I have been having a really hard time getting off my duff and down to the shop so I actually started the beam engine cylinder block about a week ago, got called away and took this long to get back to it. But back to it I got where I finished turning the bit on the bottom that goes into a hole on the base and got set up in the mill to put in the holes for the piston aka the cylinder proper and, in this design, a parallel hole for the valve as well as a couple of screw holes to hole on the cylinder head.

This is the first real use of the lathe DRO and I am getting the hang of it. It is also my first real use of high speed steel lathe tooling. I had been getting by on carbide insert tools but the ML7’s top speed is only about 1100 RPM and that is low for brass and HSS, nevermind carbide. Also of note is my fancy aluminum shim stock(aka Coke can) protecting the brass hex bar from the chuck jaws.

Here is a dry fit shot of the progress to date.

I put the vise back on the mill table, got it squared up and the cylinder set up in the vise. I left it there because I am thinking that doing the head first would be better since I could use the holes in the head to place the valve and screw holes. A bit of thought prior may save me some aggravation later. I have learned that it is possible to machine a part into a state where you have no good way to do the next operation.

Miscellaneous Update #1

It’s been more than a week and I have no significant progress to report or at least anything that photographs. I have nevertheless made some progress on a couple of items.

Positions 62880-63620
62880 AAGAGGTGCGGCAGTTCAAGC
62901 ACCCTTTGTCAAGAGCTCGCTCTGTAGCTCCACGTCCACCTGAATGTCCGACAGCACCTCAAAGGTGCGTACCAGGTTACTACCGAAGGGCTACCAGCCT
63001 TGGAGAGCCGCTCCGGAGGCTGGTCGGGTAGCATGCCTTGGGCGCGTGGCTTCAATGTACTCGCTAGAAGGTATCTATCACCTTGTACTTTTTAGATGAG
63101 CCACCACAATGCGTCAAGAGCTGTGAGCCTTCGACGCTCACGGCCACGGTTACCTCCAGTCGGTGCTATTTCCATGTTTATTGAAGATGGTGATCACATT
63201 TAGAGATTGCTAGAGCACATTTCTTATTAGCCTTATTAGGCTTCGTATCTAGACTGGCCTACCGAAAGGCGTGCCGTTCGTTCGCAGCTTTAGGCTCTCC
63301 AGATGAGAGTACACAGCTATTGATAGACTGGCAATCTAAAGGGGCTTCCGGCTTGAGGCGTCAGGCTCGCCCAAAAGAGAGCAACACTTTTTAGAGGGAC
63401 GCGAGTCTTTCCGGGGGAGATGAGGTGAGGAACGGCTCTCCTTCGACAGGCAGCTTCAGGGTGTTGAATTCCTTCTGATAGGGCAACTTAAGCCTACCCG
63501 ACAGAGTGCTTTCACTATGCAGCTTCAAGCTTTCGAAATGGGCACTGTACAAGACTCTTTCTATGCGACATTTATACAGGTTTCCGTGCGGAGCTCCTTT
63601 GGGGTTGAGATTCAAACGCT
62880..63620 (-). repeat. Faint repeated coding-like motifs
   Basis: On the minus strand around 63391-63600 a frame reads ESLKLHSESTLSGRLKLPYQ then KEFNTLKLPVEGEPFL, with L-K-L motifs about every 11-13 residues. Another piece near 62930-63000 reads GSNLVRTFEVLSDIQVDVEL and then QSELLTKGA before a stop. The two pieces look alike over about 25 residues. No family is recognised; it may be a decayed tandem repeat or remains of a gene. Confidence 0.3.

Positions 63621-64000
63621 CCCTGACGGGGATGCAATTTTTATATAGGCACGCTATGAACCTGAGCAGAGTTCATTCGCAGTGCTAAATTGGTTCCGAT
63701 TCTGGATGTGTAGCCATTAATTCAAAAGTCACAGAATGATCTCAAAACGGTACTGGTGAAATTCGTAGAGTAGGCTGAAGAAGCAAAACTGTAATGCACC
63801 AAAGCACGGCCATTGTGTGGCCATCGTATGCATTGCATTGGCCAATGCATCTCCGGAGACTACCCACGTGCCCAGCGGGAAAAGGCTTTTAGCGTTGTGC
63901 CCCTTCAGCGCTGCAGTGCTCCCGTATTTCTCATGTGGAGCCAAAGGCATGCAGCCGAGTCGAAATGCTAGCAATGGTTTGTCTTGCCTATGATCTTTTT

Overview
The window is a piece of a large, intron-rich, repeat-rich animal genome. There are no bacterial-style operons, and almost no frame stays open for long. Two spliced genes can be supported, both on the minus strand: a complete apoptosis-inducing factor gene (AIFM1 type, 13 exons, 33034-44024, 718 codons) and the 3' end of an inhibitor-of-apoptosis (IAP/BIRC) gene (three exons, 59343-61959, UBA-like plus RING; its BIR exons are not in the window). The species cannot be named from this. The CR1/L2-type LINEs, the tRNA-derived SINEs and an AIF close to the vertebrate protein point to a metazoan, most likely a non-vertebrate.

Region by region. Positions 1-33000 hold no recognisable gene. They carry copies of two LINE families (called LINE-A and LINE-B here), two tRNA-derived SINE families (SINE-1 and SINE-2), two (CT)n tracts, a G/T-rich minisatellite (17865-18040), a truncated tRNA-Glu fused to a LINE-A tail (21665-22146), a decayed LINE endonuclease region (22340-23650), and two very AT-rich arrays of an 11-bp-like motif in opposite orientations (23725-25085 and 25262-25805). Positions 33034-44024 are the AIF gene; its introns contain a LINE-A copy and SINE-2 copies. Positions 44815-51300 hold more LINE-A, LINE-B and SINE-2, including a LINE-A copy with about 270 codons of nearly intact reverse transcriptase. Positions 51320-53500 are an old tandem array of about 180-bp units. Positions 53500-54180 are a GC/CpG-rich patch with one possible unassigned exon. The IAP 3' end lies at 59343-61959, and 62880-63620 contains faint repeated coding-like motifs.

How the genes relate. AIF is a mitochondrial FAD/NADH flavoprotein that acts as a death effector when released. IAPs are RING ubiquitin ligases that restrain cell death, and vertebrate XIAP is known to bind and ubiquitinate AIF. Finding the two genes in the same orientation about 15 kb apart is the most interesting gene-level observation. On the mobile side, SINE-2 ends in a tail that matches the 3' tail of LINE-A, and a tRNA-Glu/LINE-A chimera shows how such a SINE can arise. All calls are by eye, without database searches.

Firstly, I have completed the beam engine beam to a functional if somewhat imperfect state. I messed up the rounding of one end but as that is cosmetic I just cleaned it up as best I could with a file. The original plans expected that the entire shaping of the round ends would be done with a saw and file so I am not way off.

I need to cut and fit a couple of shafts so I can assemble the progress so far. I have also begun on the last major piece, the cylinder itself. Not that it is the last piece of interest but everything else is in the nature of connecting things together.

Secondly, I have got enough code done on the traverser controller to be able to manually move the table at least once I get it connected to said table. I thing that needs to be the next thing since I have no sense of how fast the motor need to rotate to provide satisfactory move times nor how steep of an acceleration I have have without tipping over the stock on the table.

Milling Pallet

Much of my shop time in the last year(!) has been consumed with making tools for my tools. A later addition that turned out to be way more useful than I expected is my milling pallet.

A milling pallet is a flat piece of metal with a bunch of threaded holes in it. Matching bolts, clamps, and whatever are used to fix pieces of stock in place for machining. Mine is a 6x6x1″ square of aluminum with a grid of holes spaced 1″ apart. This is a common shop project so there was lots of ideas to glean from the internet but here are the features I settled on:

  • Through holes are tapped M6 except that the top 1/4″ is reamed .25″ to take dowel pins. The pins can be used as something to bump against in a repeatable setup.
  • A shallow step is milled into the bottom to allow clamping the pallet into my milling vise. The edges of the pallet are square with that step which means I can use the edges to align things, even before clamping the vise.